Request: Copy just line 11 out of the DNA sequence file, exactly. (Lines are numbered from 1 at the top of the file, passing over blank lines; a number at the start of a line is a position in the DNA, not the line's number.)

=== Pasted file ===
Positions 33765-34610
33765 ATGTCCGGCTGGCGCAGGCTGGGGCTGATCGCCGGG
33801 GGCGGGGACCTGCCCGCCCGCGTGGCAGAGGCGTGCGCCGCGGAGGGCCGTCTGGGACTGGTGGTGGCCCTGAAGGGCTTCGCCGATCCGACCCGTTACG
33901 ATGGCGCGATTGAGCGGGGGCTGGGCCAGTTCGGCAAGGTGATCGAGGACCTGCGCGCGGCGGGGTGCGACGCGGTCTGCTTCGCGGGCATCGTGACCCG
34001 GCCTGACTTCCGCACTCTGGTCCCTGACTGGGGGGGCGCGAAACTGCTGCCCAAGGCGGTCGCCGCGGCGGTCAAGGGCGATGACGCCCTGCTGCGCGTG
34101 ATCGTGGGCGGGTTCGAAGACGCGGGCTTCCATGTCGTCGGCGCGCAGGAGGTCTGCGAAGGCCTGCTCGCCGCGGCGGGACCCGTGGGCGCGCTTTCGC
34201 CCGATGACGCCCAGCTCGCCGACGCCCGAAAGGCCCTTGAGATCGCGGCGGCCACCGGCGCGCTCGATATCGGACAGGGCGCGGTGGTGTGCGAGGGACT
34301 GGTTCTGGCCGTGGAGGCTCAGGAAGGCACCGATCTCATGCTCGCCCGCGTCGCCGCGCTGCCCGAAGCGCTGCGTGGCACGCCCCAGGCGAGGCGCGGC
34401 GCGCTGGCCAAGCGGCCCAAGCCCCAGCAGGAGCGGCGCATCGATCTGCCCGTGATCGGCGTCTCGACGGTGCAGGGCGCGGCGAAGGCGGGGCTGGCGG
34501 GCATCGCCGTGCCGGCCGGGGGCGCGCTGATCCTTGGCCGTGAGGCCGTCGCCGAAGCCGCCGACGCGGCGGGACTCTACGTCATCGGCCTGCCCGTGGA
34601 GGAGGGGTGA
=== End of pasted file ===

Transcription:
34601 GGAGGGGTGA